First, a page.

plan for the entrenchment of the camp ; and his orders were satisfactorily carried out. At Cape Girardeau there were four regi- ments commanded by C. C. Marsh, the Colonel of the Twentieth Illinois Infantry, to which Lieutenant Powell belonged. During the first week of the occupation of Cape Girardeau, he carefully studied the country about the camp and made a map of it, and pre- pared a plan of works for the defense of the town, should it be necessary; but no work was done in the field to carry out this plan, until one day General Fremont arrived at Cape Girardeau with a lO THE OPEN COURT. large retinue of foreign officers, and informed Colonel Marsh that he desired to have the city fortified. Colonel Marsh sent for Lieu- tenant Powell and asked him to submit the map and his plan to General Fremont and his staff. They approved his plan and Colonel Marsh was ordered to prosecute the work with the greatest possible vigor.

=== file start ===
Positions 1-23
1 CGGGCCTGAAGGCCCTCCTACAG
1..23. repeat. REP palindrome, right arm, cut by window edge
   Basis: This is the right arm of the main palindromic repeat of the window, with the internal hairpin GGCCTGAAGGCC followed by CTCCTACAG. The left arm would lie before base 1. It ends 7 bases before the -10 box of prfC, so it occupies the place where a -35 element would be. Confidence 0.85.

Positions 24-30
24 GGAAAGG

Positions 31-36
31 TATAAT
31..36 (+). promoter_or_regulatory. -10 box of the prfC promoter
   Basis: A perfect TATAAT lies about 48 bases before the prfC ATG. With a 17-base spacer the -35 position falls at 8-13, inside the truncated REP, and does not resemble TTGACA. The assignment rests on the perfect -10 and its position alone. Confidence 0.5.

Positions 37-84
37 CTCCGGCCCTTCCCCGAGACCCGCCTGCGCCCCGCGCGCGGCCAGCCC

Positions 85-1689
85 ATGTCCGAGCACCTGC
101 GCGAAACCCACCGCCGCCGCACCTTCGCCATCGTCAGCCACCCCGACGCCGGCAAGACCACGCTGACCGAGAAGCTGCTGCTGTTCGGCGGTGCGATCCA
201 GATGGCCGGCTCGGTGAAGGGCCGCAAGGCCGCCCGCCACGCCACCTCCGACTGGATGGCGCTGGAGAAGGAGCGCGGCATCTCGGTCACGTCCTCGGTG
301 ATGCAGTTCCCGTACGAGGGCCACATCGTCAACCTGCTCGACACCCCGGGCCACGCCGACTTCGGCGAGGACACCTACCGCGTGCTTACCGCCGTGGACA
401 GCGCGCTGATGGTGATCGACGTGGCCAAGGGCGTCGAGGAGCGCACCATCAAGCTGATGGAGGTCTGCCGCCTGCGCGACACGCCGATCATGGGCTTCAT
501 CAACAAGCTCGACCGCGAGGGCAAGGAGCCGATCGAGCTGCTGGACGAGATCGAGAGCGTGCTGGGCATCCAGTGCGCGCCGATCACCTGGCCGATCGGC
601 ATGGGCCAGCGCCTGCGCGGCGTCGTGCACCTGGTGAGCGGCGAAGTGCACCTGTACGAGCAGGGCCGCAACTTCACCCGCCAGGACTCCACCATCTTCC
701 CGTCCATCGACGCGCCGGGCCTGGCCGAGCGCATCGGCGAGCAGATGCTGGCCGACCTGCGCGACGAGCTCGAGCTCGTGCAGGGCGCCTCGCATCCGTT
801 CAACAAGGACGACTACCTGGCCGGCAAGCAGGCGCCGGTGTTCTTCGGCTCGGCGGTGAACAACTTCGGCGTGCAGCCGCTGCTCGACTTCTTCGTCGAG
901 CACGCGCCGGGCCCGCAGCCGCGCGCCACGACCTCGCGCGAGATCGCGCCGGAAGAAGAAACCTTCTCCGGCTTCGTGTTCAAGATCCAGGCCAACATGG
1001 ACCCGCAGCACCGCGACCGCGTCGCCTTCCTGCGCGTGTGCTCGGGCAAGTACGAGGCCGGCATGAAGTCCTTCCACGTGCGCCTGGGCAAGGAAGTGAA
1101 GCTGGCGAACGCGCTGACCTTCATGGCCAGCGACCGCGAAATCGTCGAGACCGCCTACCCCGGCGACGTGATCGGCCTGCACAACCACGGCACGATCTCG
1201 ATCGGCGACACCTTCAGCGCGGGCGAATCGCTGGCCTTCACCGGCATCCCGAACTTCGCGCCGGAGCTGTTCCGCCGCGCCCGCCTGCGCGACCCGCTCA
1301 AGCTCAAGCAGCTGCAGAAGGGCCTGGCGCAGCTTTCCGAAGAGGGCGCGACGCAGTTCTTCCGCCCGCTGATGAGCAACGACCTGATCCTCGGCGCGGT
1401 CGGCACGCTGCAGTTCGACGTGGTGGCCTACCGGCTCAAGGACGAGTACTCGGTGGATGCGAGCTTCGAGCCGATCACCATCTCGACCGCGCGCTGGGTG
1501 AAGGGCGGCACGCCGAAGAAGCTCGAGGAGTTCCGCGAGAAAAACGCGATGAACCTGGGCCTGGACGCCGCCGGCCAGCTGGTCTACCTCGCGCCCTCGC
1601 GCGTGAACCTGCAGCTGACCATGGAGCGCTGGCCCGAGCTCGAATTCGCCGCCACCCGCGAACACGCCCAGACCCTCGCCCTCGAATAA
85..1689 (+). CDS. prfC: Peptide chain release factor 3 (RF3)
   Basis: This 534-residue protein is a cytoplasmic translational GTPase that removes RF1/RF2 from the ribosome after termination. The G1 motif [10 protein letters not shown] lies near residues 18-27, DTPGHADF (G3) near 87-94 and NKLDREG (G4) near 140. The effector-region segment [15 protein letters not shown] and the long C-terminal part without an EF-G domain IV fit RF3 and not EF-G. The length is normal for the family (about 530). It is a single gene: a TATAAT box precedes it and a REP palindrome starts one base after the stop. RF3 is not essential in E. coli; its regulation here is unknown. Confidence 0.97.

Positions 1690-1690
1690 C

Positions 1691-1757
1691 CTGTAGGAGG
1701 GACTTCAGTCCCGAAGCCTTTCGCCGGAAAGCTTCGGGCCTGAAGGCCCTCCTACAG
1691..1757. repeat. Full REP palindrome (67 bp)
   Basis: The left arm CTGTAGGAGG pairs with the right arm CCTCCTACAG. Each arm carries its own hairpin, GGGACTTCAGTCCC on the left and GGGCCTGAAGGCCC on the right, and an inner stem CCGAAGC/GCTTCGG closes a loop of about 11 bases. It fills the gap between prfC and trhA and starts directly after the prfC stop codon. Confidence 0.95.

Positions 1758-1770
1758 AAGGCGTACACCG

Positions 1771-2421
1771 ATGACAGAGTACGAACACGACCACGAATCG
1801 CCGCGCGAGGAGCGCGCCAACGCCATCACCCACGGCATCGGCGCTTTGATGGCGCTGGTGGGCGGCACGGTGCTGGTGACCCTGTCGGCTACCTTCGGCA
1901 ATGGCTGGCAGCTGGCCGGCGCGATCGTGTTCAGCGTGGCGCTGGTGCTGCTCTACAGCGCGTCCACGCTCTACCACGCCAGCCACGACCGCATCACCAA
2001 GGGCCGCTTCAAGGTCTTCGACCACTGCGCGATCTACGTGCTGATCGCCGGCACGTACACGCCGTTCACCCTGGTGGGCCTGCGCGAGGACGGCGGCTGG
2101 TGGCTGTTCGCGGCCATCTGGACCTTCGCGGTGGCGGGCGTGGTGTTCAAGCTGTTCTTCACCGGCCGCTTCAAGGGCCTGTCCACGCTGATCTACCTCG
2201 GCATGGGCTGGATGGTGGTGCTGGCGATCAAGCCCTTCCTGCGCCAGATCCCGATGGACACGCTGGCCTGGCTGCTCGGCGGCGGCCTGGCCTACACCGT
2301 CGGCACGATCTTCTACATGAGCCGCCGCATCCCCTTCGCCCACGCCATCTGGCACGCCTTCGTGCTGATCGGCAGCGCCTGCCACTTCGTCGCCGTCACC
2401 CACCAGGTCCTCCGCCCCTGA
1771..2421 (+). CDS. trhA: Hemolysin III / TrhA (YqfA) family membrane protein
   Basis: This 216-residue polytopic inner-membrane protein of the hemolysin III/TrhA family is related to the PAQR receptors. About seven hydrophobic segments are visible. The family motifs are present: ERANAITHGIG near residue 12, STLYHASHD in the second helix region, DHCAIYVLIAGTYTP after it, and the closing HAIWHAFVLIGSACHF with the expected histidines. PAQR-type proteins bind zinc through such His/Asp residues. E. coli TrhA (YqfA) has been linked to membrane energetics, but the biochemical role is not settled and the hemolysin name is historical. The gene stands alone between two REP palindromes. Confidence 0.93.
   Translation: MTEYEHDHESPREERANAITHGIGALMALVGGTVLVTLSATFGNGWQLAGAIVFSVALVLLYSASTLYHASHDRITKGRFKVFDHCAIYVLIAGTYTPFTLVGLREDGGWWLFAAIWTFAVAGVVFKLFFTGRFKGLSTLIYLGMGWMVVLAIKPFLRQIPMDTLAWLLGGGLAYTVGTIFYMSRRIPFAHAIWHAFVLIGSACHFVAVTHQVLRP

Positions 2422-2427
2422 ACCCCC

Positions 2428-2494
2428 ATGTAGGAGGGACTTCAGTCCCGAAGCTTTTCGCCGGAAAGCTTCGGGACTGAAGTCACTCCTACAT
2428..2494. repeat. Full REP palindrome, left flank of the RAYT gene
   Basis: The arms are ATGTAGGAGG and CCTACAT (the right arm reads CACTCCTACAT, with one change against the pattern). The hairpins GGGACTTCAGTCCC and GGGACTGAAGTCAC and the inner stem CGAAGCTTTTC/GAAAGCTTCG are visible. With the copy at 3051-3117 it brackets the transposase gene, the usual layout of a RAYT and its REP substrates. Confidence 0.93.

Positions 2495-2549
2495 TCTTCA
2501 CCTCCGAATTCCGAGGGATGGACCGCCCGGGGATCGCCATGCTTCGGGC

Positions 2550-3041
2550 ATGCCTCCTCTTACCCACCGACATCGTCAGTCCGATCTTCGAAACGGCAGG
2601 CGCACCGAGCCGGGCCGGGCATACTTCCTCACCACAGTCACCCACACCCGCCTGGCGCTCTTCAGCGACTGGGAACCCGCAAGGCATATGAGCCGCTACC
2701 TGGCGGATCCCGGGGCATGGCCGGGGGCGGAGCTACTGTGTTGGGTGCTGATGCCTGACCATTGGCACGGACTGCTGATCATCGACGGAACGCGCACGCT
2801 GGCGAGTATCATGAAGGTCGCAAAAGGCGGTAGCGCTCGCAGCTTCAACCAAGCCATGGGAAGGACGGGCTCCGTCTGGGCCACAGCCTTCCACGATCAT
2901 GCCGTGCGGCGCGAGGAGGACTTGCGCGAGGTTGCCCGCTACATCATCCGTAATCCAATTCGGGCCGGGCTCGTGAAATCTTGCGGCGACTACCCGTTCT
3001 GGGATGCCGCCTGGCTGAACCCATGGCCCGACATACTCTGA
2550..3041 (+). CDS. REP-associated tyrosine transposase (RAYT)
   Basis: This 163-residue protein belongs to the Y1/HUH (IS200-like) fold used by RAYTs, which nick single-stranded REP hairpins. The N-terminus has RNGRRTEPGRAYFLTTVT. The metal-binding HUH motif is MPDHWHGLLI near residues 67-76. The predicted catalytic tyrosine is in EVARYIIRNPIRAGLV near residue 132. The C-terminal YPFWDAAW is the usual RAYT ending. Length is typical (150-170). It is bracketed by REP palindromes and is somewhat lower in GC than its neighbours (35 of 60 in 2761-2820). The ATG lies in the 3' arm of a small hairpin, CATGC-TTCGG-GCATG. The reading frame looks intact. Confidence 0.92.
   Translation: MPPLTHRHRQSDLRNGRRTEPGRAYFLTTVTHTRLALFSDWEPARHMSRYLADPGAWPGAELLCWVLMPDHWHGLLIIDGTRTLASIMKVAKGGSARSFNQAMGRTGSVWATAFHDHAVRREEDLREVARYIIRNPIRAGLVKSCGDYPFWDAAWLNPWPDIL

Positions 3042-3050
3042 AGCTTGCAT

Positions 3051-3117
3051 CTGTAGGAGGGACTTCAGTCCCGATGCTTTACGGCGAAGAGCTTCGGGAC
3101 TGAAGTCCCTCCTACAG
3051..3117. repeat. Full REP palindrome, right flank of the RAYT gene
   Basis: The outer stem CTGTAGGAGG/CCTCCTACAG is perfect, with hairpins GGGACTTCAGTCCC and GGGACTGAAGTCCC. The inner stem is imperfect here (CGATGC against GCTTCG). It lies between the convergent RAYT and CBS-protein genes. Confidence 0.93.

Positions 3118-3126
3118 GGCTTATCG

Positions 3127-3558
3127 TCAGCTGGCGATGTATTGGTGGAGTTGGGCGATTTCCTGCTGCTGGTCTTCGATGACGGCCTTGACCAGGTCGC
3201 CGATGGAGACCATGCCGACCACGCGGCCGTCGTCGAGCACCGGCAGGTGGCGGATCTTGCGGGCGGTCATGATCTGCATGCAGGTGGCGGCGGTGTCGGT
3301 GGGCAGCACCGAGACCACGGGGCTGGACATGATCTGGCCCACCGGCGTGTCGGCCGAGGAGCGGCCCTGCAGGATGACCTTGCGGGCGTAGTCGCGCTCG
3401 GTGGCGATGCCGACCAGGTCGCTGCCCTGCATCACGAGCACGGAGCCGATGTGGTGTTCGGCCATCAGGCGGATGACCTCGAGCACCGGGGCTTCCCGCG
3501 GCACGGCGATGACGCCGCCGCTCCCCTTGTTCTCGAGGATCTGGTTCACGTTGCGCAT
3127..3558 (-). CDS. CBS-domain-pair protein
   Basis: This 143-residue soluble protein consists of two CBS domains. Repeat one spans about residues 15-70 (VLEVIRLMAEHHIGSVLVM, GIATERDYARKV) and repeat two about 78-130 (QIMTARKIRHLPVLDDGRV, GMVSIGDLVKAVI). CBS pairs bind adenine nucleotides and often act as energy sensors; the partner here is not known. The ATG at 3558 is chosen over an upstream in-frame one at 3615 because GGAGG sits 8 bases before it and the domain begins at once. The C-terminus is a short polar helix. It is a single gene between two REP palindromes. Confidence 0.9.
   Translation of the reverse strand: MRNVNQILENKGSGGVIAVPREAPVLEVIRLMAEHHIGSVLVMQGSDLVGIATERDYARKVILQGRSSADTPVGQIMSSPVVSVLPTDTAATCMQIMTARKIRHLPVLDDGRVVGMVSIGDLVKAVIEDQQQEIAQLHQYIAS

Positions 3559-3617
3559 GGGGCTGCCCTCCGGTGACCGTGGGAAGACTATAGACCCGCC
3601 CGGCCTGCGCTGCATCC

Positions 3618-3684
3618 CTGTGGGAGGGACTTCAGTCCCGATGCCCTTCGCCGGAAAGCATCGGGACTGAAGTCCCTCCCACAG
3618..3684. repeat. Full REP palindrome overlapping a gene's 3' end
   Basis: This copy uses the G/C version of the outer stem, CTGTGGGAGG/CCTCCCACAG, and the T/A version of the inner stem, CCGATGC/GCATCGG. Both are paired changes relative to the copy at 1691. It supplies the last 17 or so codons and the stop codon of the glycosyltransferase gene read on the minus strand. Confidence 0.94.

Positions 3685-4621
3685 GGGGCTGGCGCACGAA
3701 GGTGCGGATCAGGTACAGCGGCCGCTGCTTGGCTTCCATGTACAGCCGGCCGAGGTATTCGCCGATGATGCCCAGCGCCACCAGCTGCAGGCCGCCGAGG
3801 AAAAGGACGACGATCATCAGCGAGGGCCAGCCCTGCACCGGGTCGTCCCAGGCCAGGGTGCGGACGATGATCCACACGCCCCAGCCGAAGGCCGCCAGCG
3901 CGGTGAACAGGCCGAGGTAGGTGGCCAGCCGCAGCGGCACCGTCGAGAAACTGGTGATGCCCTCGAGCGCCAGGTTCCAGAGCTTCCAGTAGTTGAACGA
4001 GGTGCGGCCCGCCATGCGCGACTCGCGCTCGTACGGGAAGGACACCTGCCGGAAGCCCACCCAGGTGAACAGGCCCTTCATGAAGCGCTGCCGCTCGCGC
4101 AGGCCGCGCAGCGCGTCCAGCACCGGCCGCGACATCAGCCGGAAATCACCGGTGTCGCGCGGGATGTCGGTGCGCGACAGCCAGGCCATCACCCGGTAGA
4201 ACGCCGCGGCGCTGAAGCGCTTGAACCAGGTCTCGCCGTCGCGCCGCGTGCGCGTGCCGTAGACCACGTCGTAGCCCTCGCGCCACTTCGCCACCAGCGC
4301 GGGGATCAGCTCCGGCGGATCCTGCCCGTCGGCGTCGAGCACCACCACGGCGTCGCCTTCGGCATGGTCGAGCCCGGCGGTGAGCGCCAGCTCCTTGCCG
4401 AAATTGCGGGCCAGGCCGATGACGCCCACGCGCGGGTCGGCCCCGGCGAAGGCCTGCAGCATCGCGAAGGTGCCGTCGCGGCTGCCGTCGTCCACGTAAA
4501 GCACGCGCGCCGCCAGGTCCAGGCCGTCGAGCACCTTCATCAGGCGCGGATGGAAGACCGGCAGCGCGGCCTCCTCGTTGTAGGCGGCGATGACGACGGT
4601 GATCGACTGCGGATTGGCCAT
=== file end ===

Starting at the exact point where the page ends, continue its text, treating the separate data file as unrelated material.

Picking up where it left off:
The summer, fall, and winter were occupied in carrying out his order. At one time a Prussian officer was sent by General Fre- mont to take charge of the work, but as he could not speak English and was a very old man, he occupied himself in the construction of a small fort which could perhaps cover three or four hundred men at most, and Lieutenant Powell went on with the construction of a system of works inclosing the city. After a time, Captain (afterwards Colonel) Fladd, who had been engaged on the works at St. Louis, and was an accomplished engineer, came down and took charge, and he made Lieutenant Powell his assistant, a good school of engineering for the young lieutenant. Altogether the works were on an extensive scale, and many thousand men were employed. When General Grant took command, some time in the early winter, the operations of this character were limited to the completion of a part of the work already under way; and the entire plan was never fully executed. One day General Grant came up from Cairo to inspect the works, and Lieutenant Powell rode with him two or three hours; and after the ride was over he invited the young soldier to take supper with him on his boat. After supper. Lieutenant Powell said to the General that he desired a leave of absence for one week, and frankly told him that he had been engaged to a young lady in Detroit for a long time, and that he wished to go home to get mar- ried, and would return in a week. The General gave him the leave of absence; he went to Detroit, arrived there about six o'clock in the evening, was immediately married to Miss Emma Dean of that city, and started on the train at eight o'clock with his bride on the return to Girardeau. Their wedding journey was to the Seat of War in the south- west, a moveable grand division, with its "headquarters" as apt to be in the saddle as in the fields of Kentucky or Tennessee; it then being under the leadership of that great Captain of the cul- minating victory who in taking Fort Donaldson, introduced to the world the leaders of the waiting hosts east and west. Not a very delightful situation this for a "honey-moon"—but Mrs. Powell had heroic blood in her veins, and she followed the JOHN WESLEY POWELL. I 7 army without hesitation, bearing the inevitable inconveniences and privations of camp-life with womanly fortitude; one of the ways in which the sex stimulated the other half of the world to do their duty as men, and show their own valor through privations and waiting— sometimes harder to endure than being in the midst of the battle. Lieutenant Powell was on General McPherson's staff; within a month after his marriage he lost his right arm at the battle of Pitts- burgh Landing or Shiloh. General Grant was again at Cape Girardeau and Lieutenant Powell, who then was on General McPherson's staff, begged that he might be relieved from duty at that point as engineer, and or- dered back to his regiment, which was then at Bird's Point. To this the General would not consent, but shortly after sent him a commission as Captain of Artillery. It seems the General had written to Governor Yates, telling him he did not wish Lieutenant Powell to return to his regiment, and that as the State of Illinois was organising batteries of Artillery, he thought Lieutenant Powell could make up a battery with some Missouri soldiers that were there, and who had been enlisted without authority from Washing- ton, under instructions from General Fremont, and that if Gover- nor Yates could send a few men from Illinois, they would be put together in this battery. When Lieutenant Powell received this commission, he was in- structed to take the Missouri soldiers who were camped outside of the city of Cape Girardeau, together with some men sent by Gov- ernor Yates, and with them organise under his command as their captain the company which was afterwards known as "Battery F, Second Illinois Light Artillery." While stationed at Cape Girardeau, the troops on two occa- sions were sent into the interior of Missouri to operate against Jeff. Thompson. On two occasions Captain Powell went with them as staff-ofificer, his principal duty being to study the country and give information of routes and to construct maps of the region to be travelled. In the latter part of the month of March, 1862, he was ordered to the Tennessee River. In his six weeks' experience with the Twentieth Illinois In- fantry he paid close attention to the study of tactics, and as the Lieutenant of Company H of that regiment he became a good drill- master. When the battery was organised he manifested great in- terest in artillery tactics, and became proud of the performance of ;